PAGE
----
Migration, forced or otherwise, is a gamble which brings in its trail opportunities as well as ruptures. Though the freedom and opportunities that await in an unknown land can be a great attraction, the consequent breaking of family bonds hold many back from taking the plunge.
‘Translated lives’, a documentary directed by Shiny Jacob Benjamin, brings on screen the untold story of the migration of thousands of young woman from different parts of Kerala in the late 1960s and early 70s, to become nurses in Germany. The Goethe-Zentrum and Harvest Communications jointly organised the screening of the documentary at the Hotel Hycinth in the city on Monday.
The one-hour long film is presented in the form of conversations with Malayali nurses, now spending their retired lives in different parts of Germany. The conversations, which cut seamlessly between the various women, starts with them recounting the hardships endured in leaving their small village to work in a European country.
The Church played a major part in training them in English and convincing their parents to let them go. For these women, who had not even crossed the boundaries of their respective villages, it was a huge leap. Some took arduous journeys stretching many days in ships while some others had their first experience of flight, on their way to West Germany.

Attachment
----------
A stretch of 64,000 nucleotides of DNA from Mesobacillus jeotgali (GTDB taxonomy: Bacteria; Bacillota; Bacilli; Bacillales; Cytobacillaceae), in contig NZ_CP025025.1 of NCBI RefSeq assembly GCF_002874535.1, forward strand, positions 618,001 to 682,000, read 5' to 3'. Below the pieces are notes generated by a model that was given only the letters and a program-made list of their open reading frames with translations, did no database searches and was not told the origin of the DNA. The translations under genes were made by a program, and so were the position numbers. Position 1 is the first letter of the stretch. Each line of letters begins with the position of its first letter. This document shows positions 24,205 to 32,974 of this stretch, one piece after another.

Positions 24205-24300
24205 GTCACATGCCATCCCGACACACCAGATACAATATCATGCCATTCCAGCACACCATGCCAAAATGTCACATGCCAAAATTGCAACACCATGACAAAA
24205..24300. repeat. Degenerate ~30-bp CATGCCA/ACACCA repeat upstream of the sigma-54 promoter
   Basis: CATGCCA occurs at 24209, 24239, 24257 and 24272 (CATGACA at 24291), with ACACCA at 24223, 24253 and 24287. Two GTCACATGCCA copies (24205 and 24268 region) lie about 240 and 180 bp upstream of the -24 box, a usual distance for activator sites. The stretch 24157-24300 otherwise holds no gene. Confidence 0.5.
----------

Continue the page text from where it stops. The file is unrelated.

The country, which was recovering from the ravages of the World War II, was in need of trained professionals in various fields, especially in medicine. The documentary says that around 5,000 women migrated from Kerala during the 1960s and 70s to become nurses there.
The first few years were a struggle for them to come to terms with the alien milieu and problems related to language. But over the next few decades, they gelled in, playing a crucial part in the health sector. Many of them married German men, and never went back home.
“When I was 40 years old, I thought I would go back to Kerala after retirement and live happily with my family and friends. But now having retired, I realised that I would never have a social life back home as hardly anyone identifies me there now. So I decided to stay back,” says one of them.
The documentary also compares them with their children, who are comfortable with life in Germany, whereas the women still have a sense of alienation.
Writer Paul Zachariah scripted the documentary. The witty anecdotes by the women add to its charm.